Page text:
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Harden v. Walker

UNITED STATES DISTRICT COURT CENTRAL DISTRICT OF ILLINOIS


February 21, 2007

MATHEW HARDEN, PLAINTIFF,
v.
ROGER E. WALKER, JR., STEVEN C. BRYANT, DR. WILLARD ELYEA, JOHN CEARLOCK, DEFENDANTS.

The opinion of the court was delivered by: Harold A. Baker United States District Judge

Case Management Order

Before the court are several pending motions filed by Plaintiff.

IT IS ORDERED:

1) Plaintiff's motion to compel is denied (d/e 23). Plaintiff does not dispute Defendants' assertion that Defendants did respond to Plaintiff's production request on December 18, 2006. (d/e 30). Plaintiff also does not dispute that he withdrew his request to obtain his medical records after learning that he would have to pay for the copies, or that he declined to review them at no cost (see discussion below).

2) Plaintiff's motion to subpoena witnesses to respond to Plaintiff's written depositions is denied (d/e 24). Plaintiff appears to seek to compel Dr. Robert Prophet and Dr. David C. Lieber, non-parties, to act as expert witnesses, or at least to compel them to respond to Plaintiff's correspondence asking them to stand by their prior recommendations.

The plaintiff's incarceration necessarily limits him to written discovery. Fed. R. Civ. P. 31(a)(1) does allow for depositions upon written questions without leave of court, but Plaintiff has not complied with that Rule. Further, if Plaintiff is trying to proceed under Rule 31, Plaintiff would be responsible for arranging for and paying the court reporter to record those depositions, as well as for serving the subpoenas on the physicians, and for paying for any applicable statutory witness and mileage fees to compel attendance by subpoena. The clerk is directed to send Plaintiff a copy of Fed. R. Civ. P. 31 and 45.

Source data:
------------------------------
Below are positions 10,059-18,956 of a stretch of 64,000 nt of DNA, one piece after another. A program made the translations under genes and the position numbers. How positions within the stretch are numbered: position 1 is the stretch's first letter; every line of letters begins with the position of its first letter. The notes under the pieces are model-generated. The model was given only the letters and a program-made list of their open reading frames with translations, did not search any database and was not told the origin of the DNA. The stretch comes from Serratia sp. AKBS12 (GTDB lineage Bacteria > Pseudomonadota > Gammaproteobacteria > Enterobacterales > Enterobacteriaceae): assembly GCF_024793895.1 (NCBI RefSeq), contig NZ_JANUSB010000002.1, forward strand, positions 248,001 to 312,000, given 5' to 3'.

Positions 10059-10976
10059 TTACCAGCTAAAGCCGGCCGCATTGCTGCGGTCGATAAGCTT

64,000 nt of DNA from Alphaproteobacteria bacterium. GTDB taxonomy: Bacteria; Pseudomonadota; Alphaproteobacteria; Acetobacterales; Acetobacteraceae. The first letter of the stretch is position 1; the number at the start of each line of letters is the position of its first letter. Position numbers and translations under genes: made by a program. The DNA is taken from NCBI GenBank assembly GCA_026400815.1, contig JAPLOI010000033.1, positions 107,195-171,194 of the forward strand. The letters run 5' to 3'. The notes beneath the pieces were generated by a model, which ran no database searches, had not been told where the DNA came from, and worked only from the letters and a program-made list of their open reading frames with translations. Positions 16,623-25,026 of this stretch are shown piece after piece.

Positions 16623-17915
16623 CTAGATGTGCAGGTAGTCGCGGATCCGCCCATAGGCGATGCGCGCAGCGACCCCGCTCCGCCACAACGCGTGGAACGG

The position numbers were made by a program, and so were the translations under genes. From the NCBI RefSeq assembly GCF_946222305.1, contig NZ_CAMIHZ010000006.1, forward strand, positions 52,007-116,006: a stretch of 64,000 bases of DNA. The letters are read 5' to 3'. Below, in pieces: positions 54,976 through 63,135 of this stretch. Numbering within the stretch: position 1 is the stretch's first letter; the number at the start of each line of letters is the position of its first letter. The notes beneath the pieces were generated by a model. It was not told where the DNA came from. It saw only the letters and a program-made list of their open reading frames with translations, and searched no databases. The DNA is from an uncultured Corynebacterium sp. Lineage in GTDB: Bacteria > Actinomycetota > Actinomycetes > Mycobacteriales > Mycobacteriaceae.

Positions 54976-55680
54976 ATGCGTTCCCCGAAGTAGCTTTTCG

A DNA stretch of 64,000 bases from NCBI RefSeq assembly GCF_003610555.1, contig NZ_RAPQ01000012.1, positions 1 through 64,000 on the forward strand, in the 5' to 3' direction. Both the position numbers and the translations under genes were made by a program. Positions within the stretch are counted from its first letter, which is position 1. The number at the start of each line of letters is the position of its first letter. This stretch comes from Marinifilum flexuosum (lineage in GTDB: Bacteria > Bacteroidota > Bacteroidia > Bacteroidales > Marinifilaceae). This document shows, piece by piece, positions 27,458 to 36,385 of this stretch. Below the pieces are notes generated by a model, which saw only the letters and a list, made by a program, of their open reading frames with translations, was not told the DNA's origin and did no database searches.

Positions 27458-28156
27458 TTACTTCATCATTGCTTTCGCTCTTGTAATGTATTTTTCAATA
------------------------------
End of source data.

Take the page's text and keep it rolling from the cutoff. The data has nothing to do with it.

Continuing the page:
3) Defendants' motion for extension of time to respond to Plaintiff's motion to compel is denied as moot (d/e 29).

4) Plaintiff's unopposed motion for extension to disclose his expert(s) is granted (d/e 25). Plaintiff shall have until March 1, 2007, to disclose his experts.

5) Plaintiff's motion for stipulations by Defendants is denied (d/e 26). The court does not compel parties to stipulate to facts.

6) Plaintiff's motion for appointment of counsel is denied, with leave to renew (27).

Civil litigants have no federal right to appointed counsel. The district court may request appointment of counsel under 28 U.S.C. § 1915(e)(1), but cannot force an attorney to accept appointment. Luttrell v. Nickel, 129 F.3d 933, 936 (7th Cir.1997). To decide whether counsel should be requested, the court asks, "'[G]iven the difficulty of the case, [does] the plaintiff appear to be competent to try it himself and, if not, would the presence of counsel [make] a difference in the outcome?'" Zarnes v. Rhodes, 64 F.3d 285, 288 (7th Cir. 1995). "Although a good lawyer may [do better than a pro se plaintiff], that is not the test, for if it was "'district judges would be required to request counsel for every indigent litigant.'" Luttrell, 129 F.3d at 936.

Counsel willing to take on, pro bono, a prisoner civil rights case in the Central District of Illinois are difficult to find. Therefore, the court does not request counsel lightly, for doing so only makes it more difficult to find counsel in future cases that do have demonstrated merit. Appointment of an attorney to a case without some demonstrated chance for success squanders scarce resources.